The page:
It started slow. Since the bikes were low, I could sit on the seat and my feet could reach the ground, unlike my ugly green bike. We started to sit and push off with our feet, and just roll with it. As we went faster we'd try to get our feet on the pedals a little, until we lost our balance and our feet would hit the ground again.

It went on like that for a week or two, until my dad came home from work early one Saturday and saw me. He asked if I thought I was ready for the training wheels to come off my bike and I said YES.

Did I mention that ugly green bike was about 50 feet off the ground?

My first attempt to hoist myself up with no training wheels resulted in a skinned elbow and knee. My second was accomplished by using the backyard fence as a stabilizer. I went a couple of pedals and hit the hard concrete sidewalk with my side.

The training wheels went back on.

As the seasons changed and school started, bikes were put away as winter brought with it snow and darker afternoons. As Christmas approached, I noticed my dad sneaking something into the garage. The next day after school I decided to investigate. (I had figured out how to get into the garage during that summer to sneak my bike out, and I had plans to put those skills to use.)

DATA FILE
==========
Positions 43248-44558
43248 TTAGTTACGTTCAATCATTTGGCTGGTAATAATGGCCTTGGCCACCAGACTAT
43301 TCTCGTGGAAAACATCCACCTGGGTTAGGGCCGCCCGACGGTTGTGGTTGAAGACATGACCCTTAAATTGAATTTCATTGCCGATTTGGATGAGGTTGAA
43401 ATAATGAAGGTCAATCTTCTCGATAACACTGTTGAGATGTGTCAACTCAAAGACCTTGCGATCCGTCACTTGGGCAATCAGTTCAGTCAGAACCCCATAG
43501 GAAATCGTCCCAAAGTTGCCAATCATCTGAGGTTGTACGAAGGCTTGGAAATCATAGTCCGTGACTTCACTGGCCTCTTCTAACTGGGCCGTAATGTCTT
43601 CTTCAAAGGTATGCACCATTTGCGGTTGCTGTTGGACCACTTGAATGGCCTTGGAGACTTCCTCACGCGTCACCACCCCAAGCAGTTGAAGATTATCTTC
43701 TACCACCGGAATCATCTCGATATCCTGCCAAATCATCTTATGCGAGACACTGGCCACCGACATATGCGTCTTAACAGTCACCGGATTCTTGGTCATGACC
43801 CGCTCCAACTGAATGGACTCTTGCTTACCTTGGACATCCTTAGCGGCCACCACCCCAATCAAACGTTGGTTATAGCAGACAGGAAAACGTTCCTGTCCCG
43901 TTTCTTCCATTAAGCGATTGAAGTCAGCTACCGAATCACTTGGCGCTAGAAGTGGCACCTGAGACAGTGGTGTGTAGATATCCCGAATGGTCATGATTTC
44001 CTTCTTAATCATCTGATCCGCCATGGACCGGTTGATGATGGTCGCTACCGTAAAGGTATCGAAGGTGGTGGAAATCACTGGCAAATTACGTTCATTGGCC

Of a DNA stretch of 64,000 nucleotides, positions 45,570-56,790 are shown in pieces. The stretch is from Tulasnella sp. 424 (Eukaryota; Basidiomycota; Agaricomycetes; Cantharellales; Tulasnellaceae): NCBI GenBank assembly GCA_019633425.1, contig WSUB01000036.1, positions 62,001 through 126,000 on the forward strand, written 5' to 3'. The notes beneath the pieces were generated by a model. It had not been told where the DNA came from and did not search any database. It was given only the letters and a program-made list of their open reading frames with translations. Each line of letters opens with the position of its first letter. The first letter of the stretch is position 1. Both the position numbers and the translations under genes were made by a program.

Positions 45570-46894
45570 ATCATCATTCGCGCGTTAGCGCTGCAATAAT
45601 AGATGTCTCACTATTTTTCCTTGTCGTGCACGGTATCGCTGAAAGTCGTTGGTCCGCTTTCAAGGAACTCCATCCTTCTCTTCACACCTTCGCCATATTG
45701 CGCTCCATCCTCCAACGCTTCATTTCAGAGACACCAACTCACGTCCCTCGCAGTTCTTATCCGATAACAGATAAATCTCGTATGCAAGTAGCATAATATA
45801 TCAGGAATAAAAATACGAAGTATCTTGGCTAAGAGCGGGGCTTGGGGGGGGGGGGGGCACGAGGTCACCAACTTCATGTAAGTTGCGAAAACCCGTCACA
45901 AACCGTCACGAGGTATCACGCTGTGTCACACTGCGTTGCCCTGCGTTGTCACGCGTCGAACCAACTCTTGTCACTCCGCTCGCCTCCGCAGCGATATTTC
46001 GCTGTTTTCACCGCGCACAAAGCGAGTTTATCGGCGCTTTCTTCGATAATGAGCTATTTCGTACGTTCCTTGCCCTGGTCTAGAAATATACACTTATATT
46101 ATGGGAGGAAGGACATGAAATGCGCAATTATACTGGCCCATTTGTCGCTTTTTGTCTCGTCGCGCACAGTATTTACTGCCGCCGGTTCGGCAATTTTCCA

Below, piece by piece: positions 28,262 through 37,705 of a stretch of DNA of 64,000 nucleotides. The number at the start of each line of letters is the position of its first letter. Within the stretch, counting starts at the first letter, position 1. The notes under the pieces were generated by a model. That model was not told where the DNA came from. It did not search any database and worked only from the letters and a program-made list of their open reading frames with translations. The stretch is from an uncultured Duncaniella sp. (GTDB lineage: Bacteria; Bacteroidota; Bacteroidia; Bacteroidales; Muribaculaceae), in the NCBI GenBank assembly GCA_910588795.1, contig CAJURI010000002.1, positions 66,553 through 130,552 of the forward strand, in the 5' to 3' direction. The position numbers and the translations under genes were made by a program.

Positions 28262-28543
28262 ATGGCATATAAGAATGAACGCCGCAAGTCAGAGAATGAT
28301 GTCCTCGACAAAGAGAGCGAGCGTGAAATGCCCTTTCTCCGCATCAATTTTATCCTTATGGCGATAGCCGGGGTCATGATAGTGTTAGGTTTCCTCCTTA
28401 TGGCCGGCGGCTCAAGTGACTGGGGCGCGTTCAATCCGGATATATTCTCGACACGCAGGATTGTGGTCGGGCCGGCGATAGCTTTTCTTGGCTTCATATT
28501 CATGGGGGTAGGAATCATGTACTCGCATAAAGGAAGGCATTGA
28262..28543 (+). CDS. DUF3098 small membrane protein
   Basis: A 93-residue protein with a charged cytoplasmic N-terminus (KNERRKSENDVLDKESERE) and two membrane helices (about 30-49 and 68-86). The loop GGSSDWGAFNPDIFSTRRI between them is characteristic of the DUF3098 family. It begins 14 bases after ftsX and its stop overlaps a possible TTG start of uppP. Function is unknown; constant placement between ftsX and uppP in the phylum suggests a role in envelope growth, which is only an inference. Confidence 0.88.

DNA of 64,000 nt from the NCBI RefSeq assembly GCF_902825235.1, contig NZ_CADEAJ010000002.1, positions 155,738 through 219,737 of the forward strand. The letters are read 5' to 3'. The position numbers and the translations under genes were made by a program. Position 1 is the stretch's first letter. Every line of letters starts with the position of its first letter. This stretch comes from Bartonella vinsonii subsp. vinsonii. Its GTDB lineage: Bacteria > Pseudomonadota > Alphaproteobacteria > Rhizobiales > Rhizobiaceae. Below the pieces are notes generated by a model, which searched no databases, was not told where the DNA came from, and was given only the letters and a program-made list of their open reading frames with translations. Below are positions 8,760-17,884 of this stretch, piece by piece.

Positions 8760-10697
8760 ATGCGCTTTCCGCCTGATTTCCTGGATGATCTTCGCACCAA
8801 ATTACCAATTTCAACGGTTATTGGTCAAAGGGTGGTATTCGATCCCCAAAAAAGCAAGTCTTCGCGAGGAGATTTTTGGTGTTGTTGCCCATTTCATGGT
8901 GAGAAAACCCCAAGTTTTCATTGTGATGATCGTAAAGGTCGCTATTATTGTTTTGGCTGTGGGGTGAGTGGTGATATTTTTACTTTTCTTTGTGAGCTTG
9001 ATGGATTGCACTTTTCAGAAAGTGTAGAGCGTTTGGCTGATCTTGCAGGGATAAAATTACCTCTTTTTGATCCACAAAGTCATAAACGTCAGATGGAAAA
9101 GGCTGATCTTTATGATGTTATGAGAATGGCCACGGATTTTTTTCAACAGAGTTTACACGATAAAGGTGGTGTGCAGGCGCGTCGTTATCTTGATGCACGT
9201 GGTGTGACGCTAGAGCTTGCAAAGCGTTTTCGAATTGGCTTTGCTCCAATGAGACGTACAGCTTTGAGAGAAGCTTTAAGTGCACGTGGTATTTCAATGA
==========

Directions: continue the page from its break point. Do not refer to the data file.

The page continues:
With my mother engrossed in laundry in the basement with no way to check up on me, I announced I was going outside to play. I grabbed my dad's garage keys, undid the padlock and manage to lift the heavy door about 2 feet. (No automatic garage door opener for my dad... That would be an insult to his manhood.) The lucky thing was that 2 feet was big enough to slide into the garage on my belly, grab my bike, push it out sideways and be on my way.

Upon entering my father's testament to all things manly, *his* garage, I found what he had snuck in... A brand new black and yellow BMX bike. It was glorious. It was also a boy's bike, but that didn't matter... I was going to ride this thing, and I was going to ride it NOW. I scooted it out the door on its side, and jumped on.

It was low enough to the ground so my feet could touch the floor. Perfect. I gave a push and took off at full speed, pedaling like my life depended on it. I had to be quick, get a ride in down the block and get it back in the garage before my mom came out to check on me.